Now if you have seen me chuntering on about this on Twitter, you can forgive me, ignore this post or just enjoy the exciting news all over again. Yes, today has been the announcement of the Green Carnation Prize 2014’s longlist. You may or may not know that this prize is very close to my heart as it is one that I co-founded way back in 2010 (I won’t go on you can read all about it here) to celebrate LGBT writing as it is something, that believe it or not, there is still sometimes some stumbling blocks in the way of. The prize has gone from strength to strength in the last five years, with a lot of hard work I won’t lie, and is now in association with Foyles Bookshops and this years judges have come up with this rather wonderful selection of books…

The Green Carnation Prize Longlist 2014

  • Through The Woods – Emily Carroll (Faber & Faber)
  • The Absent Therapist – Will Eaves (CB Editions)
  • The Fair Fight – Anna Freeman (Weidenfeld & Nicolson)
  • All The Days and Nights – Niven Govinden (The Friday Project)
  • Vixen – Rosie Garland (Borough Press)
  • Thirst – Kerry Hudson (Chatto & Windus)
  • The Rental Heart and Other Fairytales – Kirsty Logan (Salt)
  • In Search of Solace – Emily Mackie (Sceptre)
  • Any Other Mouth – Anneliese Mackintosh (Freight)
  • The Lives of Others – Neel Mukherjee (Chatto & Windus)
  • Unspeakable Things – Laurie Penny (Bloomsbury)
  • Invisible Love – Eric-Emmanuel Schmitt (Europa Editions)
  • The Glasgow Coma Scale – Neil D. A. Stewart (Corsair)

What is exciting is that while I do all the admin of the prize and the snaring of judges, I have absolutely no control over what the judges choose as their longlist out of the submissions they get (this year was the most ever). I just make sure they all have them really and sit in on meetings to make sure it is all above board. I have to keep my mouth shut and remain nonchalant throughout even if books I love get culled – after all I haven’t read the whole lot of submission have I? Well, not since I stopped judging. So the longlist is always a surprise to me. Having had a few days to think on this list (a small bonus that almost makes up for all the press release, website and social media scheduling madness that follows the decision) the more and more I have fallen in love with it.

To me, at least, it seems like a really diverse and exciting list of all sorts of writing be it a thick epic novel or a short snappy one, a memoir, a short story collection, memoir, non fiction or graphic novel. Amazing. There is a mix of the big publishers and the smaller indies. There is also a wealth of authors I had and hadn’t heard of, meaning some new exciting voices look to be on my reading horizon… Yes, I am planning on reading all (eight) that I haven’t yet in the next few weeks and I am really excited about it. Though I might not be able to talk to you about them until after the winner, though maybe not being a judge I can? What do you think? Hmmm, I will have a think! Either way is it bad that I feel very proud of the prize, the judges and even a teeny weeny bit proud of myself?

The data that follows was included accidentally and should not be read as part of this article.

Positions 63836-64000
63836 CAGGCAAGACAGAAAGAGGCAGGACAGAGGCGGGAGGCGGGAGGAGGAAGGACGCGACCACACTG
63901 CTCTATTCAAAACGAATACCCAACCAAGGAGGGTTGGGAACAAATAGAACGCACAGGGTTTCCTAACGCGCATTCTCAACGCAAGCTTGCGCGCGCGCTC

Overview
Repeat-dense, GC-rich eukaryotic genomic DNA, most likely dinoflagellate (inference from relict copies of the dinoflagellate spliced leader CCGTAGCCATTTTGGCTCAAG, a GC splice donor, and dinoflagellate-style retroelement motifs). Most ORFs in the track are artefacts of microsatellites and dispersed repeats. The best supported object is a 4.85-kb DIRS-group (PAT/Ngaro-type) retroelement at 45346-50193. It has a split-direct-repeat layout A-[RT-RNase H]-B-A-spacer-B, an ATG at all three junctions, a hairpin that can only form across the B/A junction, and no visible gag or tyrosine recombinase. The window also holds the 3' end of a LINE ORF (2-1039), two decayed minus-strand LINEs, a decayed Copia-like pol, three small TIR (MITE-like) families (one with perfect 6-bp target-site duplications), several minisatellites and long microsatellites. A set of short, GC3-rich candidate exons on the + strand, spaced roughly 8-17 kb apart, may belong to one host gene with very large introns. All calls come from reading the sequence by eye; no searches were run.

For more info on the prize, the judges, events and more head to the website here. What are your thoughts on the list? Have you read any of them? Will you be reading any of them? As always I would love to hear your thoughts.

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Books That I’ve Bought of Late

I have been thinking about the books that I should be sharing on the blog, aside from the ones that I review of course. By that I mean the books that come in to Chez Savidge Reads. I used to do regular-ish posts of the books that the publishers were sending me yet whilst this came from enthusiasm, I was saying mere days ago how when I come home to a pile of parcels it still feels like Christmas, I have noticed that there seems to now be almost a sense of showing off the latest free books incoming around the blogosphere. All a bit icky and not something I am not interested in perpetuating despite my genuine enthusiasm.